The corporatocracy continues to marshall its forces in the attempt to gut any restraint that might be put on its greed now that the Democrats are in power. As we have been documenting, ever since the November elections corporations have been hiring scads of new lawyers and pushing the Bush Admin hard for regulation relief as well as doing everything in their power – which is considerable in a Pub govt – to kill the provisions of Sarbanes-Oxley once and for all. They continue to succeed. Equity firms have just joined the assault, banding together to lobby as a group. First, an explanation of just what equity firms do:
Private-equity firms collect large pools of funds from wealthy individuals, pension funds, college endowments and other sources and use the proceeds, along with loans, to buy all or large parts of companies. Hedge funds also amass money from similar sources but engage in usually shorter-term investments in such things as stocks and bonds.
Since corporation-puppet Bush took office and they knew they wouldn’t be called to account, equity firms like Kohlberg Kravis Roberts (home of corporate raider deluxe Henry Kravis) and the Carlyle Group (home of Bush Sr and the Saudi royal family’s private investment counselor) have been involved in some pretty shady deals and raking in $$$Billions$$$. Get this:
The funds have become some of the most active purchasers of U.S. corporations, pooling money from private investors and companies and augmenting those sums with loads of debt. More than 28 percent of the dollar value of acquisitions announced in the United States this year involved private-equity firms, up from 3 percent five years ago, according to Dealogic. (emphasis added)
That’s a 900% increase since Junior took office. Not bad. Unfortunately for them, their machinations have not gone unnoticed.
The decision was precipitated by recognition that they were becoming the target of tough criticism in the United States and in Europe; in Germany, for instance, a state governor referred to private-equity firms as “locusts.”
The decision may have been taken last spring but it’s no co-incidence that they didn’t get around to actually forming their joint lobbying group until after the Congress changed hands. They’re expecting a Democratic Congress to be a lot less friendly and hands-off, potentially passing uncomfortable laws that limit their ability to slake their greed. At the moment there is bloody little regulation of the equity industry.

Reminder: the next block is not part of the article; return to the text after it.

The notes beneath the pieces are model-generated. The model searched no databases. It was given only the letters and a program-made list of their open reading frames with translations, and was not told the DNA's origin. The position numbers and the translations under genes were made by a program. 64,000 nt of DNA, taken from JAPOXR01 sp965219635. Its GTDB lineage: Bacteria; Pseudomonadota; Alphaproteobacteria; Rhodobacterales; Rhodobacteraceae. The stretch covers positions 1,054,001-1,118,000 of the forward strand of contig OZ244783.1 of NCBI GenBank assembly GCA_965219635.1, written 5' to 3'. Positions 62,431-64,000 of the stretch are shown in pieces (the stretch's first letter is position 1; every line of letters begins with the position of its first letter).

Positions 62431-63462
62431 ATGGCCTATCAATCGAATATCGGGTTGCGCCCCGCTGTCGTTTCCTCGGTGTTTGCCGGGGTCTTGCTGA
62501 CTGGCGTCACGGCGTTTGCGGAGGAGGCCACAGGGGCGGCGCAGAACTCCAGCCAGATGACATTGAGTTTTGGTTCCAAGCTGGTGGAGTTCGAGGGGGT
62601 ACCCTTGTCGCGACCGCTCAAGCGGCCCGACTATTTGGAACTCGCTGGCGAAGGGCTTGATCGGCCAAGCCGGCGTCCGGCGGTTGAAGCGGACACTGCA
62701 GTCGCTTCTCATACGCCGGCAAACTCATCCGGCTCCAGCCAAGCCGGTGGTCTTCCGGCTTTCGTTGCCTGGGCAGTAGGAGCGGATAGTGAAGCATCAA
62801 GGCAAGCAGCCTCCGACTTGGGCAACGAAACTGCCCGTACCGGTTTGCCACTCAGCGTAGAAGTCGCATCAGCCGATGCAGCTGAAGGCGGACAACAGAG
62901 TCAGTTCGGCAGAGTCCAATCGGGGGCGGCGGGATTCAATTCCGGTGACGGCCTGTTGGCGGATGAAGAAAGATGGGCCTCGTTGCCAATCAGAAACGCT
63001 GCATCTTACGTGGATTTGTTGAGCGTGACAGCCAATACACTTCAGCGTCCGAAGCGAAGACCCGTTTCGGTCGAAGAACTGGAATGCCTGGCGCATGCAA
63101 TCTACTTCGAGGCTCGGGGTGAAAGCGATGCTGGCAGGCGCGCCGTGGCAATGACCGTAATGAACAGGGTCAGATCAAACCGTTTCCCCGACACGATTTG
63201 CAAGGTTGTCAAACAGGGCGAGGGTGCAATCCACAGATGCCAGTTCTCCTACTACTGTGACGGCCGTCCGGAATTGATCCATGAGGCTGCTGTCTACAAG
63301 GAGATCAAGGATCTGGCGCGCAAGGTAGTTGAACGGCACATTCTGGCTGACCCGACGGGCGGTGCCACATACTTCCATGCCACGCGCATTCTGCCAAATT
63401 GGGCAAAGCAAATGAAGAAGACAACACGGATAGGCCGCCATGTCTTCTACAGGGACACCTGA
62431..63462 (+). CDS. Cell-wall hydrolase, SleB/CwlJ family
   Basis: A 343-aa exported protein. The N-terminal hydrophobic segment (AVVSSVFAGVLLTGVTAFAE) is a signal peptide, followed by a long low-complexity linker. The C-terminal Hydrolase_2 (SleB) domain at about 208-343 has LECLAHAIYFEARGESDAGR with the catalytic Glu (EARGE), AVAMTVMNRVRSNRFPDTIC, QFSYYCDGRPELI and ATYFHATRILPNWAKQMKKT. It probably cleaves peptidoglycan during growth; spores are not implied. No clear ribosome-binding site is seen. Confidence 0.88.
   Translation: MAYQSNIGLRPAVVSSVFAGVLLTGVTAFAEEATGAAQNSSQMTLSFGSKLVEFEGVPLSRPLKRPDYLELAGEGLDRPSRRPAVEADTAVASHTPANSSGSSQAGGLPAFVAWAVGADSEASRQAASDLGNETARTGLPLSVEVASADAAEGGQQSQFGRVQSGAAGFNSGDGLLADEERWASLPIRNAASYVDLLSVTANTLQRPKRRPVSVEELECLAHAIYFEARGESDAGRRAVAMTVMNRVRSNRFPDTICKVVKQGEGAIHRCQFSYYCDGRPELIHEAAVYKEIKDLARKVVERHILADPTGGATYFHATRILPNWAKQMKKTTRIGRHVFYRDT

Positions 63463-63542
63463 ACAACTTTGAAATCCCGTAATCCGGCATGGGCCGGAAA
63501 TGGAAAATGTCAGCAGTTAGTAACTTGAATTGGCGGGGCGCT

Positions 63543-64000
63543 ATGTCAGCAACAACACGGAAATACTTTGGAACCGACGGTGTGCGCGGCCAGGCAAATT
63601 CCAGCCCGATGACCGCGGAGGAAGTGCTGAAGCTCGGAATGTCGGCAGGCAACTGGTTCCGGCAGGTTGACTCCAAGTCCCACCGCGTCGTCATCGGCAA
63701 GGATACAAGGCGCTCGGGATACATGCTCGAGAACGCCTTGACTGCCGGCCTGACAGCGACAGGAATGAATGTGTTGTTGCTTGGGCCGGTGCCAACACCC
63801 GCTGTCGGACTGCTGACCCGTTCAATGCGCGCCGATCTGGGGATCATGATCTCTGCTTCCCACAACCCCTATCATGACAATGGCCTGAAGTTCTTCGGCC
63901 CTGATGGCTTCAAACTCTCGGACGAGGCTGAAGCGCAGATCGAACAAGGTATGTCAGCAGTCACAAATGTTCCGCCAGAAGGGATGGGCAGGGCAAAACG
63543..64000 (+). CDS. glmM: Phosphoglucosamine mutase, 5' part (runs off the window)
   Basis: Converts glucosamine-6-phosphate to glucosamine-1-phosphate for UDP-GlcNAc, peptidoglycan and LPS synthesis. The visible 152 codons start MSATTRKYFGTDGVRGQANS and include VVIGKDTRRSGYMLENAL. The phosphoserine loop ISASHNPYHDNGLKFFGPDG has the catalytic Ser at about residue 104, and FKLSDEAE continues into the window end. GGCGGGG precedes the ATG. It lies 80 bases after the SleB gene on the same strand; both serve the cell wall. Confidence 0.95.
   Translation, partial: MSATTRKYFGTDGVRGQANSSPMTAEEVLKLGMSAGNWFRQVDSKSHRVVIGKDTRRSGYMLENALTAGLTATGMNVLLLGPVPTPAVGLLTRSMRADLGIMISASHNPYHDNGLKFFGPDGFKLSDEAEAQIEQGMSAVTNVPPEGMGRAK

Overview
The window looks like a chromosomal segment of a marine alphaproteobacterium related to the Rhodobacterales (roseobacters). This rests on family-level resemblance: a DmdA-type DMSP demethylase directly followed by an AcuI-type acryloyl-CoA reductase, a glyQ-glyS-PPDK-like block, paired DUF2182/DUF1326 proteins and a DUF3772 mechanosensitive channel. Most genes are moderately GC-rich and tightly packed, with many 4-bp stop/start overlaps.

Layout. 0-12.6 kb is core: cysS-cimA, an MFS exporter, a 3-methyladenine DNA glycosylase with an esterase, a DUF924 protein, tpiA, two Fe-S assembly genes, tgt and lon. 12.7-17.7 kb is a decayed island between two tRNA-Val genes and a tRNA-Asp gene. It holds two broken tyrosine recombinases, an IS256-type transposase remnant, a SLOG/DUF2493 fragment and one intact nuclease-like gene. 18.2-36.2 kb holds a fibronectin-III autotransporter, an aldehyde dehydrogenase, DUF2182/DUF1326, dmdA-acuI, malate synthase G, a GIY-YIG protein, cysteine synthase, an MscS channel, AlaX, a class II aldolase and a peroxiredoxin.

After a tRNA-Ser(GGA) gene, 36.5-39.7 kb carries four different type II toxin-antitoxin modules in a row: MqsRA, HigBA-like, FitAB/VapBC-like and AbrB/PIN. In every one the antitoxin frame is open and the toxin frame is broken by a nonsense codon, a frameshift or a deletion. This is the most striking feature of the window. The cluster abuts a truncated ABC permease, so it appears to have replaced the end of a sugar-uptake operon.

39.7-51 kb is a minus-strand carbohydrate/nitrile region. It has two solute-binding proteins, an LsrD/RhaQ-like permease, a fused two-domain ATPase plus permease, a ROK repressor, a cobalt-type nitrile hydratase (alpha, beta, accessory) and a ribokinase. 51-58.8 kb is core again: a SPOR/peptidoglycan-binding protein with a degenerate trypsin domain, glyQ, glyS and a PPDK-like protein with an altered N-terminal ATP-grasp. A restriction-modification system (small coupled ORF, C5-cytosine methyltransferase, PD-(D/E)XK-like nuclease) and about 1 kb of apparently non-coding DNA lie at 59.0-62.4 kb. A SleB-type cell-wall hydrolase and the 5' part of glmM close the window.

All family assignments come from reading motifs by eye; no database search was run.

Both are lightly regulated by the government, and that has caught the attention of lawmakers and senior officials in the executive branch, including those in the Securities and Exchange Commission. Christopher Cox, chairman of the SEC, has been pressing for more oversight of hedge funds, for example, which is now a $1 trillion industry.
Maybe, but it’s hard to take Cox seriously when he turns around and does shit like this:
The Securities and Exchange Commission, in a move announced late on the last business day before Christmas, reversed a decision it had made in July and adopted a rule that would allow many companies to report significantly lower total compensation for top executives.The change in the way grants of stock options are to be explained to investors is a victory for corporations that had opposed the rule when it was issued in July, and a defeat for institutional investors that had backed the S.E.C.’s original rule.
“It was a holiday present to corporate America,” Ann Yerger, the executive director of the Council of Institutional Investors, said yesterday. “It will certainly make the numbers look smaller in 2007 than they would otherwise have looked.”
The highlighted portion should read “significantly lower total compensation for top executives than they actually recieve“. The rule change is about hiding the stratospheric nature of executive pay in order to blunt the criticism that’s been growing for a decade.
As controversy has grown over rising executive pay, it has been hard to even get agreement on the total value of compensation for top executives. The rules passed last summer required companies to disclose more information and to compile it in a summary compensation table that is expected to become the standard by which corporate pay is compared.The new rule changes the way grants of stock options will be measured in that summary table.
Under the old rule, if a company awarded an options grant valued at $15 million to an executive this year, the full amount of $15 million would show up in the summary compensation table.
Under the new rule, which takes effect immediately, the amount reflected in the table would be much smaller, with the remaining part of the $15 million included in later years, as the executive qualifies to exercise the options.
It’s a shell game in which a significant portion of extreme executive compensation simply vanishes from public view. Not surprisingly, the SEC took its decision in the dark when no one was looking –
The commission adopted the new rule in an unusual way, making it take effect immediately even though the commission had not announced that it was considering a change and had not sought public comment.
– which Mr Cox explained away thusly:
Mr. Cox said there was no time to seek comment if the change announced Friday was to take effect in time to affect proxies issued in coming months. He said it would be confusing if companies reported one way in 2007 and then changed in 2008.
I’m sorry? They did it in a rush behind closed doors because giant corporations with teams of accountants might be confused if they had to make a change from one year to the next? Um, isn’t that what they usually do when a law changes?
As excuses go, that one’s on the Lame Excuse Hit Parade.
The corporatocracy sure is lining up its ducks. Everybody’s getting into the act, terrified that the new Congress will pull their snouts out of the trough and put them on a diet. We can only hope their fears are justified.